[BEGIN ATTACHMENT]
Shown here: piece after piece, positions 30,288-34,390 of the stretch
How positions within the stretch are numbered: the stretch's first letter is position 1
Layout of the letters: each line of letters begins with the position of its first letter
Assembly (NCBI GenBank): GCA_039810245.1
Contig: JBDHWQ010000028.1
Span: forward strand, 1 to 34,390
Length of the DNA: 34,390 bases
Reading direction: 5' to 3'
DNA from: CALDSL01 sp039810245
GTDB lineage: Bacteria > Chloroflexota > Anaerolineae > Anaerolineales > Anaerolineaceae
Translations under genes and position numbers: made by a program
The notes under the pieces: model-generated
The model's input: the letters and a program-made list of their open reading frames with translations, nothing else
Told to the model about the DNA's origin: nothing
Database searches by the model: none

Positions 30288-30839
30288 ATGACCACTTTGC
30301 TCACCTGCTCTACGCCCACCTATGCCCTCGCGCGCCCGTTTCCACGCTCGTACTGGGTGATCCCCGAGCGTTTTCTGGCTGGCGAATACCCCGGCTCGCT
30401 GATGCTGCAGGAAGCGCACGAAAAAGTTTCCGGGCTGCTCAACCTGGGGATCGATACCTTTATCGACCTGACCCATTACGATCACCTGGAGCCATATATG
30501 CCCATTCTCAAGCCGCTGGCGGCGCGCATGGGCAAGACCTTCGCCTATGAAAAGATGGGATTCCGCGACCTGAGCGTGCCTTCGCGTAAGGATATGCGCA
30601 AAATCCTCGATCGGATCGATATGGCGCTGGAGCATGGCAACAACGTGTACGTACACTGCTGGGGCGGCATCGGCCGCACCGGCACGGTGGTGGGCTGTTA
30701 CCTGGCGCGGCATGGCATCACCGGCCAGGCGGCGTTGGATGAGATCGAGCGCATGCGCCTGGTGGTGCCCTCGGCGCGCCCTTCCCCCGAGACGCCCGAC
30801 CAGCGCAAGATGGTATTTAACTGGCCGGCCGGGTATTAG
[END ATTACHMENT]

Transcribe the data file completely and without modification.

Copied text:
Shown here: piece after piece, positions 30,288-34,390 of the stretch
How positions within the stretch are numbered: the stretch's first letter is position 1
Layout of the letters: each line of letters begins with the position of its first letter
Assembly (NCBI GenBank): GCA_039810245.1
Contig: JBDHWQ010000028.1
Span: forward strand, 1 to 34,390
Length of the DNA: 34,390 bases
Reading direction: 5' to 3'
DNA from: CALDSL01 sp039810245
GTDB lineage: Bacteria > Chloroflexota > Anaerolineae > Anaerolineales > Anaerolineaceae
Translations under genes and position numbers: made by a program
The notes under the pieces: model-generated
The model's input: the letters and a program-made list of their open reading frames with translations, nothing else
Told to the model about the DNA's origin: nothing
Database searches by the model: none

Positions 30288-30839
30288 ATGACCACTTTGC
30301 TCACCTGCTCTACGCCCACCTATGCCCTCGCGCGCCCGTTTCCACGCTCGTACTGGGTGATCCCCGAGCGTTTTCTGGCTGGCGAATACCCCGGCTCGCT
30401 GATGCTGCAGGAAGCGCACGAAAAAGTTTCCGGGCTGCTCAACCTGGGGATCGATACCTTTATCGACCTGACCCATTACGATCACCTGGAGCCATATATG
30501 CCCATTCTCAAGCCGCTGGCGGCGCGCATGGGCAAGACCTTCGCCTATGAAAAGATGGGATTCCGCGACCTGAGCGTGCCTTCGCGTAAGGATATGCGCA
30601 AAATCCTCGATCGGATCGATATGGCGCTGGAGCATGGCAACAACGTGTACGTACACTGCTGGGGCGGCATCGGCCGCACCGGCACGGTGGTGGGCTGTTA
30701 CCTGGCGCGGCATGGCATCACCGGCCAGGCGGCGTTGGATGAGATCGAGCGCATGCGCCTGGTGGTGCCCTCGGCGCGCCCTTCCCCCGAGACGCCCGAC
30801 CAGCGCAAGATGGTATTTAACTGGCCGGCCGGGTATTAG